Ian Crowe, who in 1997 edited a collection of essays on the occasion of Burke’s bicentennial (The Enduring Edmund Burke), has now edited a new collection of essays, An Imaginative Whig: Reassessing the Life and Thought of Edmund Burke, on a range of topics related to Burke’s life, statesmanship, and political thought. The book is in some ways a continuation of the debate over Burke’s place in the conservative intellectual movement, but Crowe tries to move Burke scholarship beyond the parochial arguments of conservative intellectuals and make it part of the larger scholarly dialogue about the postmodern world. The book examines Burke’s views of natural law, human rights, religion, prudence, slavery, the French Revolution, and British policy in India, Ireland, and America. There are ten essays in the book, in addition to Dr. Crowe’s introduction. The contributors are experienced Burke scholars including, among others, Bruce Frohnen, Harvey Mansfield, and J.C.D. Clark. The essays tend to focus on Burke’s political ideas but they also include discussion of his statesmanship and biography. The title of the book is taken from Irving Babbitt’s Democracy and Leadership (1924).
It was Babbitt who inspired a renewed interest in Burke at a time when astute scholars in the West were first beginning to recognize the spiritually destructive aspects of modernity. Like Burke, Babbitt placed the hope for the restoration of Western civilization in a moral imagination enriched by the classical Judeo-Christian view of human nature as opposed to Jean-Jacques Rousseau’s romantic humanitarianism or Francis Bacon’s scientific naturalism. In responding to such historical and intellectual movements, conservatives have often been chided for a lack of ideas and imagination; they are characterized as morally didactic and opposed to progress and change. While such conservatives certainly do exist, they are of a different pedigree than Burke and Babbitt, who understood the necessity of reconstituting the true, the good, and the beautiful in the flux of changing historical circumstances.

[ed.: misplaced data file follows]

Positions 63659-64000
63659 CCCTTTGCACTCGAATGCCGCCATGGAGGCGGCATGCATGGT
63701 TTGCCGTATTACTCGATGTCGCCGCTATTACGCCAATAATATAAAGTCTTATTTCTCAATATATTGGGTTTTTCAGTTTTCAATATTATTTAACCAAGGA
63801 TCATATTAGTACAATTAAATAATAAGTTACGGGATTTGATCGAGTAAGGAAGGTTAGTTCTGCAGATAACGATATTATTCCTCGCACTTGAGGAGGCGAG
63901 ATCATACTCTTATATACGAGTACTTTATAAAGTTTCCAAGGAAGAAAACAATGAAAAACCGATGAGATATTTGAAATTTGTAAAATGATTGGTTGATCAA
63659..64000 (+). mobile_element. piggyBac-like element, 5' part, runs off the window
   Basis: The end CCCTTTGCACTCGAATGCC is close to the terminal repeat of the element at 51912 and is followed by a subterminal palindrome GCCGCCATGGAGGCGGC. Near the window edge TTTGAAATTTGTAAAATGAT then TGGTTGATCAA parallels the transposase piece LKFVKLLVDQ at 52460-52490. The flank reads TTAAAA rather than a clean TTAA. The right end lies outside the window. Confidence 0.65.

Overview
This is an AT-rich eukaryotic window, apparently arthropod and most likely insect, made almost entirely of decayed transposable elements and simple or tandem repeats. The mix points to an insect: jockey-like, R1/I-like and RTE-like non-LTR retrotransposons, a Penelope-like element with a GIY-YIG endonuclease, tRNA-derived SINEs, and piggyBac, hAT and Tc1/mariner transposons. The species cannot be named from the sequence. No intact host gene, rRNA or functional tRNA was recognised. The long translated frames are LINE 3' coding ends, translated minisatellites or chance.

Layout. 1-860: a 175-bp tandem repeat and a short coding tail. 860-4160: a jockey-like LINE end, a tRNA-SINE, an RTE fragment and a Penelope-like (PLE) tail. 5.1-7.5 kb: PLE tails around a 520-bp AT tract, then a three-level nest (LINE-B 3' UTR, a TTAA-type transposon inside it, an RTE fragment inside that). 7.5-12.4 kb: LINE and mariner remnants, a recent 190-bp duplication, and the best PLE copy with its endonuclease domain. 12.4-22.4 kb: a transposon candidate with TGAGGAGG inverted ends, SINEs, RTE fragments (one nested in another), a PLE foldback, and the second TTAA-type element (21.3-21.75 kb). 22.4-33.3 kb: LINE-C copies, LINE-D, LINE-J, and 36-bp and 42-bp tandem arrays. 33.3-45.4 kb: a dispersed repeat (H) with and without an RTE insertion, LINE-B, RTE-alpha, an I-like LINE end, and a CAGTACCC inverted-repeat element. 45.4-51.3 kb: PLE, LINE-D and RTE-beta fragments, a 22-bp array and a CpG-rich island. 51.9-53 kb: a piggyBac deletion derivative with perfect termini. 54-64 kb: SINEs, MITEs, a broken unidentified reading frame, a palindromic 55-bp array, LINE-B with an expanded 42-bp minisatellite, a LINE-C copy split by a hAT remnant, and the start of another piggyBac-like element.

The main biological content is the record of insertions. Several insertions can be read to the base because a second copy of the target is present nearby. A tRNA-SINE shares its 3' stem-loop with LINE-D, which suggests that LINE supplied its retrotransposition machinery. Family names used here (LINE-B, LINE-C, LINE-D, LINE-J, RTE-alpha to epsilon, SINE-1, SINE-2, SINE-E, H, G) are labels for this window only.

Burke’s imaginative conservatism is especially evident in Bruce Frohnen’s wonderful essay, “Burke and the Conundrum of International Human Rights.” Dr. Frohnen illustrates Burke’s insistence on reform that is imbued with Christian principles and reverence for prescriptive wisdom by discussing his efforts to regulate the slave trade and religious oppression in Ireland. Unlike many of his contemporaries, Burke saw the inhumanity of slavery, but he also was wedded to the principle of prudential statesmanship. Consequently, his efforts to undermine slavery were not radical but realistic. He understood that the best chance of destroying slavery required a gradual movement toward the point at which it would lose its economic advantage. He insisted that slaves be treated as humanely as possible. Thus, Burke argued for restricting the slave trade by requiring families to remain intact, inspecting ships for health conditions, attending to the religious life of slaves, and creating conditions for manumission.